BAKERSFIELD, Calif. (KERO) — After missing for more than a year, Orrin and Orson West, who were first reported missing in December 2020 from California City, are believed to be dead. And the timeline of them missing is not what was originally reported.
The Bakersfield Police Department arrested the adoptive parents around Tuesday evening. They are currently being held without bail in the Kern County Jail. Wednesday morning, the Kern County District Attorney gave an update on the case.
The case has tugged at the heartstrings of the community from the very beginning 14 months ago. In Wednesday’s press conference, the Kern County District Attorney Cynthia Zimmer confirmed what many were afraid of. The investigation found that the boys were murdered sometime in September, three months before adoptive parents Trezell and Jacqueline West made the call to report them as missing.
“The investigation has revealed that Orrin and Orson West are deceased. The investigation has also revealed that they died three months before their adoptive parents reported them missing.”
Bakersfield Police Department Chief Greg Terry said, “We now realize that the search for the boys began after the real tragedy had occurred.”
Zimmer said a grand jury trial began last December, a year into their disappearance, where over the course of three months more than 50 witnesses testified and indicted the adoptive parents.
“The Kern County Grand Jury indicted, Trezell and Jacqueline West, the adoptive parents for the murder of Orrin and Orson West,” she announced.
In total, both adoptive parents were arrested on two counts of second-degree murder, and two counts of cruelty to child, one for each kid, and a false report of an emergency.
“Naturally, the first two counts carry the most time in state prison, murder. It is charged as murder in the second degree that carries 15 years to life, but with two victims, the potential penalty or the maximum possible penalty if convicted is 30 years to life,” explained Zimmer.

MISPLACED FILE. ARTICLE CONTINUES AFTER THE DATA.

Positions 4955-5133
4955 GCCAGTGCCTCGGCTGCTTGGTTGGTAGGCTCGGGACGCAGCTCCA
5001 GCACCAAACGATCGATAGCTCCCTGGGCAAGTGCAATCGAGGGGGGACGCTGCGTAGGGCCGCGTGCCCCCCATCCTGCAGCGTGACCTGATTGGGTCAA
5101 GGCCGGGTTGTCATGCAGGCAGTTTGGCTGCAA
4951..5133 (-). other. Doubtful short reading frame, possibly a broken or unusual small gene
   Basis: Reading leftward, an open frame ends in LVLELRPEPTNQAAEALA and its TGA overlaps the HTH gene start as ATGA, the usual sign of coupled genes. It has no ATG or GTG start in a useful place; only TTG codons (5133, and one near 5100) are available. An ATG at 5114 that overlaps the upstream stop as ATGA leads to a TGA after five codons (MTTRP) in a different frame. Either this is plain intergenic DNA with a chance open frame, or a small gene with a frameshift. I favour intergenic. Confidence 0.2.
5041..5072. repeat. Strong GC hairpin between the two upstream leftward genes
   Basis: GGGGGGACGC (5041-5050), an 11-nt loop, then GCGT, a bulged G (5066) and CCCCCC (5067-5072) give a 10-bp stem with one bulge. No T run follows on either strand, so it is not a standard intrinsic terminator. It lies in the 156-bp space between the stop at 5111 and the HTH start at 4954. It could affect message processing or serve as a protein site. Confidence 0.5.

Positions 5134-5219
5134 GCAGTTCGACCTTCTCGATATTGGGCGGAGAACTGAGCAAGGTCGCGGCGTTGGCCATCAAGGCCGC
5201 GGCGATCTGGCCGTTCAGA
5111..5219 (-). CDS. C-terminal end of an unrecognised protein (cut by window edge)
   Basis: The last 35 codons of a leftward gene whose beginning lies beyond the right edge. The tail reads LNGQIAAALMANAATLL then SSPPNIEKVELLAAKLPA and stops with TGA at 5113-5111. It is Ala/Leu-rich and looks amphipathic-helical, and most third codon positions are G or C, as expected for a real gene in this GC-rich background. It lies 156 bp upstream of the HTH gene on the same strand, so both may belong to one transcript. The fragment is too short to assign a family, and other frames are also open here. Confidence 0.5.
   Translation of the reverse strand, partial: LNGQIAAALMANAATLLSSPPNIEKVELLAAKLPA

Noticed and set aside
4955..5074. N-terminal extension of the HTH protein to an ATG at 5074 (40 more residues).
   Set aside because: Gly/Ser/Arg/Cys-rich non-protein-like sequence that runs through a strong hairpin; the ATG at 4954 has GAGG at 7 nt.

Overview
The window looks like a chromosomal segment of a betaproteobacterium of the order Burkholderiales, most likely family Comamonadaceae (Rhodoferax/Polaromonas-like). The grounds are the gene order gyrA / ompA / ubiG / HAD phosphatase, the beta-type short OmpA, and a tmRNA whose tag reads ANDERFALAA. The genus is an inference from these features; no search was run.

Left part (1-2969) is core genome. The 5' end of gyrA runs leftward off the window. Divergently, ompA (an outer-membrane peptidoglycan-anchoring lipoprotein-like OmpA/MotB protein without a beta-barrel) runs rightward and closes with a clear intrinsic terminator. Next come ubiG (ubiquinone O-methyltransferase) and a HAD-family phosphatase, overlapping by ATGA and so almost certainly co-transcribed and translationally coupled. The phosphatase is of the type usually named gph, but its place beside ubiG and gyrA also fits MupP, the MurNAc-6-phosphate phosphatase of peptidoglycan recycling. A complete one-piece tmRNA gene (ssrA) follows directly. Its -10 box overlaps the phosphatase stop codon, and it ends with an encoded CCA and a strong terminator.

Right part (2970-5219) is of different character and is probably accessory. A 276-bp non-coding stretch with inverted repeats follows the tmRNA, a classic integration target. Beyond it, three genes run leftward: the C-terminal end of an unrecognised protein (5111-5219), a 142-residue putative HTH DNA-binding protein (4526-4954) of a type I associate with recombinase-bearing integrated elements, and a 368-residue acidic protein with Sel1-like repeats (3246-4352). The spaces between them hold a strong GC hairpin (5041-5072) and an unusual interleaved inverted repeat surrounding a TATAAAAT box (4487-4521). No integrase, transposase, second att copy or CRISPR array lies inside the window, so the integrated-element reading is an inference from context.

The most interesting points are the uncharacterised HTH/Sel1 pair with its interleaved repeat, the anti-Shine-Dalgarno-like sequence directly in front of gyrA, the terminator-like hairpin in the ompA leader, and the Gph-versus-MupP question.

The court documents show that Trezell and Jacqueline West committed a crime that “involved great violence, threat of great bodily harm, or other acts disclosing a high degree of cruelty, viciousness or callousness, with the meaning of California rules of court.”
The documents also states the adoptive parents “induced others to participate in the commission of the crime or occupied a position of leadership or dominance of other participants in its commission,” and allege there was planning involved. However, when asked, Zimmer could not confirm if others were also to be charged.
Since the beginning of this case, the community has asked the question: ‘Where are the boys?’ That question is still unanswered.
“Have the bodies of Orrin and Orson been found? And the answer is no, they have not been found, however, I would like to emphasize that the fact that law enforcement have not found their bodies does not preclude a murder prosecution,” said Zimmer
She added that there have been many so-called “no body” homicides successfully prosecuted, including in Kern County.
The fifth count talks about the falsely reporting of an emergency.
Last year during the initial coverage of this case KERO-TV did hear from the adoptive parents. They were asked their response to being accused of the boys’ disappearance.
“That is understandable. I would think the same thing. That is exactly the point, and we could find our babies and guess what, that is no, and that is all I want is to find our babies. That is it,” said Trezell West.
Now that officials believe the boys died three months before they were reported missing, the question of whether they were ever in California City remains.
“That is something we are going to answer during the trial,” said Zimmer.
Trezell and Jacqueline are scheduled to be in court Thursday morning at 8:30 a.m.
The California City Chief of Police was also present at the presser and said his recently announced resignation has nothing to do with this case.
As the trial begins, the search for their bodies continues.
This story was originally published March 2, by KERO in Bakersfield, an E.W. Scripps Company.